Julie Hambleton
Julie Hambleton
April 3, 2024 ·  3 min read

Open Heart Surgery May Not Be Your Only Option

Thousands of patients suffering from failing aortic valves, may not need to undergo open heart surgery. A procedure known as transcatheter aortic valve replacement (TAVR) has up until now, been reserved for patients that may otherwise not survive open-heart surgery, however, two large clinical trials are now showing that TAVR may also benefit younger and healthier patients too. This may be an alternative to avoid open heart surgery.

There are many risks associated with open heart surgery, the procedure itself requires the ribs to be spread apart, often times a heart-lung bypass machine is used to move the blood away from the heart so that it is essentially ‘stopped’ to create a new aortic valve. This procedure is both stressful and traumatic for the body, and risks include [1]:

  • Chest wound infection
  • Heart attack or stroke
  • Irregular heartbeat
  • Lung or kidney failure
  • Blood clots
  • Blood loss
  • Breathing difficulty
  • Pneumonia

Findings that TAVR may be the new approach to avoid heart surgery are truly remarkable.

This minimally invasive surgical procedure repairs the heart valve without removing the old, damaged valve. Only one incision is made in the groin, and recovery takes only 3-5 days. TAVR may also decrease the risk of disabling strokes and death when compared to heart surgery. This may change the course of action for most patients with failing aortic valves [2].


In this procedure, a collapsible aortic heart valve known as an Edwards valve is introduced to the body through a catheter-based delivery system. This valve is designed to replace the patient’s problematic aortic valve. The Edwards valve is compressed onto a balloon catheter which is pushed through a blood vessel from the groin to the aorta. Once it reaches the aorta, a cardiologist inflates the balloon, which expands the valve, and pushes aside the failing valve.

This new approach is less invasive than traditional surgery [3], where the old valve is cut out and a new valve is sewn in.

This procedure has us questioning why we should get surgery when TAVR offers decreased risks. Rates of death, disabling stroke and hospitalizations at one year following the procedure are 15% with heart surgery versus 8.5% with TAVR [4]. Longer-term outcomes estimated deaths or disabling strokes after the two-year mark at  6.7% for surgery versus 5.3% with TAVR, which was not considered statistically significant [5]. However, in the short term, TVAR was considered significantly safer at the 30-day mark, where the rate of death or disabling stroke was at 0.8% versus 2.4% for surgery [5].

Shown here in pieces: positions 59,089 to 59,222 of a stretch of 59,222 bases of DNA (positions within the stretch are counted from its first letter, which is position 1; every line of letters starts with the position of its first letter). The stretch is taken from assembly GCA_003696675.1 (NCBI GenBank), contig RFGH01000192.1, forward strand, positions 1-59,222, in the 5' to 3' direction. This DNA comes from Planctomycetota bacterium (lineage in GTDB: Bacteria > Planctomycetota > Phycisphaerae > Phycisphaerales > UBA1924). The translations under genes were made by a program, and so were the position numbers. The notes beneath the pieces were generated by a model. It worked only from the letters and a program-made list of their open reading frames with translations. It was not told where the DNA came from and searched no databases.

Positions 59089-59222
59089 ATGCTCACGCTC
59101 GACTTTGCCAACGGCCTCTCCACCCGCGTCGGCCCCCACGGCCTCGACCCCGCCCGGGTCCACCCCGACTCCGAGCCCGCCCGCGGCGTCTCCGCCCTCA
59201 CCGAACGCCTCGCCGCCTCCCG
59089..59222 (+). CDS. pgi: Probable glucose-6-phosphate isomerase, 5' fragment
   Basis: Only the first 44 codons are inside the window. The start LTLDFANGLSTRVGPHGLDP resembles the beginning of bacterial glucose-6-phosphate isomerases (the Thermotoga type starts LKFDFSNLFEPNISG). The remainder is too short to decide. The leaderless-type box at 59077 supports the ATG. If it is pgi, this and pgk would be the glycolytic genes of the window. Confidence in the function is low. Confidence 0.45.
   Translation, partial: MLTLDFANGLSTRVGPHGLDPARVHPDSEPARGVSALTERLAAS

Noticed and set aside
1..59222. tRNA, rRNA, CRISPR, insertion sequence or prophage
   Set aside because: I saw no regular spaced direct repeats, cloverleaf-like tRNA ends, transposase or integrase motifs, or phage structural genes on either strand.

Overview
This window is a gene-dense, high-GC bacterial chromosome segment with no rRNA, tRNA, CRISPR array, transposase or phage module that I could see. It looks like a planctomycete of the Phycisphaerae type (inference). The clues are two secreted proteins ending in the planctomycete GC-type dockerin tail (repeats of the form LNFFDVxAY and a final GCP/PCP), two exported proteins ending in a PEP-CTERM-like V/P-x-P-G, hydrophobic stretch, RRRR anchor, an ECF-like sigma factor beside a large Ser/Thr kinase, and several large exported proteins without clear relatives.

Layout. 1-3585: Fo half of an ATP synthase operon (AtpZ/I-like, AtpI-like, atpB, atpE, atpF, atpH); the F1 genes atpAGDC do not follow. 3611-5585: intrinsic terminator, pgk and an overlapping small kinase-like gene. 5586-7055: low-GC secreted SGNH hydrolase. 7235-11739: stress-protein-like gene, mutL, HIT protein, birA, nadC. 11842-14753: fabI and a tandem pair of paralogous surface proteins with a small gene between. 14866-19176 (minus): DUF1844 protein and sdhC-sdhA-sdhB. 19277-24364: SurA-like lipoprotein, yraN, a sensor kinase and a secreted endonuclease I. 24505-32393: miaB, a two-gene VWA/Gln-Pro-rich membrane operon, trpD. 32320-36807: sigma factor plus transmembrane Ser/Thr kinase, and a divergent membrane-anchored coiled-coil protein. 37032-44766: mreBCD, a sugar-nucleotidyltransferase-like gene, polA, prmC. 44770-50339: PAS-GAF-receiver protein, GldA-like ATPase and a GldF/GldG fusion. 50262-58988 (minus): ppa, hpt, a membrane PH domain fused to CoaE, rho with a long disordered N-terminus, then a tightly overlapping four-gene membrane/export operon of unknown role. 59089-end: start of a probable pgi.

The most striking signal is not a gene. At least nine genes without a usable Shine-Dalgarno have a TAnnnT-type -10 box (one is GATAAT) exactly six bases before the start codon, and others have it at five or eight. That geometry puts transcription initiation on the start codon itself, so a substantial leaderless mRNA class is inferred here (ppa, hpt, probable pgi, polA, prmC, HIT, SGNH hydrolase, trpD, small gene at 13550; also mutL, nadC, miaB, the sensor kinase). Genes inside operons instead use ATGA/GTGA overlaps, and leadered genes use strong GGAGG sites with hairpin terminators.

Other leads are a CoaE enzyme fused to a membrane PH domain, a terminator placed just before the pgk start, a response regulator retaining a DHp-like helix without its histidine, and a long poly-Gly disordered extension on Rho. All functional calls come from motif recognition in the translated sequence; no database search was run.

The Food and Drug Administration is expected to approve this procedure for lower-risk patients. This could equate to 20,000 patients per year being eligible for TAVR, in addition to the nearly 60,000 intermediate- and high-risk patients who get could have the operation now. The procedure is more expensive than a standard valve replacement, however, shorter hospital stays and recovery times are said to make up for it.

This procedure is not for everyone, some healthier patients will still be recommended traditional surgery, such as those born a bicuspid aortic valve. At this time, most patients will be able to decide on which procedure they choose – TAVR or surgery.

In the end, there is no arguing that prevention is the best medicine. Living a lifestyle that can help prevent us from going under the knife, invasively or less so, just makes sense. However, sometimes more intensive measures such as surgery are needed. We’re all just doing the best we can.  


  1. Open-Heart Surgery https://www.healthline.com/health/open-heart-surgery#when-it’s-needed
  2.  What is TAVR? https://www.heart.org/en/health-topics/heart-valve-problems-and-disease/understanding-your-heart-valve-treatment-options/what-is-tavr
  3. Safety and Performance Study of the Edwards SAPIEN 3 Transcatheter Heart Valve/ The SAPIEN 3 Study (SAPIEN3) https://clinicaltrials.gov/ct2/show/NCT01808287
  4. Benefits of TAVR Over Surgery in Low-Risk Patients https://www.acc.org/latest-in-cardiology/articles/2019/03/08/15/32/sun-8am-partner3-tavr-savr-acc-2019
  5. Edwards, Medtronic heart valve systems prove worth in low-risk patients -studies https://www.reuters.com/article/us-health-heart-tavr-idUSKCN1QX0D7